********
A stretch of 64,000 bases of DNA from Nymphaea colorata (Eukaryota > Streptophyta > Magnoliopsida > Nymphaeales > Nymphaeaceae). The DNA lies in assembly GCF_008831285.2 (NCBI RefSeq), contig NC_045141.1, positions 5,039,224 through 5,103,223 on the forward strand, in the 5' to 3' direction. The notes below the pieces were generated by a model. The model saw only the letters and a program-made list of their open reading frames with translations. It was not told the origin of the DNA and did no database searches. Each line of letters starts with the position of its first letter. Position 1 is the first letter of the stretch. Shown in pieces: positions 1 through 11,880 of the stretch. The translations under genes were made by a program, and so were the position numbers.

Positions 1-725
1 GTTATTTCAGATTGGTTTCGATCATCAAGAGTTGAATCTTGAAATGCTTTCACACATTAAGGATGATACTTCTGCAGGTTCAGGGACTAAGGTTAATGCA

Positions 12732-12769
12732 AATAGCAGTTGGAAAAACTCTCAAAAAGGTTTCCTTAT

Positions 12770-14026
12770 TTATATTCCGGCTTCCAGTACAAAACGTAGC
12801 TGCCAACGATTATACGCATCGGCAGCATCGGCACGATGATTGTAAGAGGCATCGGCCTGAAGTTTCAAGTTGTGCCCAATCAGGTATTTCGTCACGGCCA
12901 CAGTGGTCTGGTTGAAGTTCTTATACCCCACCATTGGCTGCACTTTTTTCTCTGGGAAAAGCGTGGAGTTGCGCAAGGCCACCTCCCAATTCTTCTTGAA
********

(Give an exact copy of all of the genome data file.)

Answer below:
A stretch of 64,000 bases of DNA from Nymphaea colorata (Eukaryota > Streptophyta > Magnoliopsida > Nymphaeales > Nymphaeaceae). The DNA lies in assembly GCF_008831285.2 (NCBI RefSeq), contig NC_045141.1, positions 5,039,224 through 5,103,223 on the forward strand, in the 5' to 3' direction. The notes below the pieces were generated by a model. The model saw only the letters and a program-made list of their open reading frames with translations. It was not told the origin of the DNA and did no database searches. Each line of letters starts with the position of its first letter. Position 1 is the first letter of the stretch. Shown in pieces: positions 1 through 11,880 of the stretch. The translations under genes were made by a program, and so were the position numbers.

Positions 1-725
1 GTTATTTCAGATTGGTTTCGATCATCAAGAGTTGAATCTTGAAATGCTTTCACACATTAAGGATGATACTTCTGCAGGTTCAGGGACTAAGGTTAATGCA

Positions 12732-12769
12732 AATAGCAGTTGGAAAAACTCTCAAAAAGGTTTCCTTAT

Positions 12770-14026
12770 TTATATTCCGGCTTCCAGTACAAAACGTAGC
12801 TGCCAACGATTATACGCATCGGCAGCATCGGCACGATGATTGTAAGAGGCATCGGCCTGAAGTTTCAAGTTGTGCCCAATCAGGTATTTCGTCACGGCCA
12901 CAGTGGTCTGGTTGAAGTTCTTATACCCCACCATTGGCTGCACTTTTTTCTCTGGGAAAAGCGTGGAGTTGCGCAAGGCCACCTCCCAATTCTTCTTGAA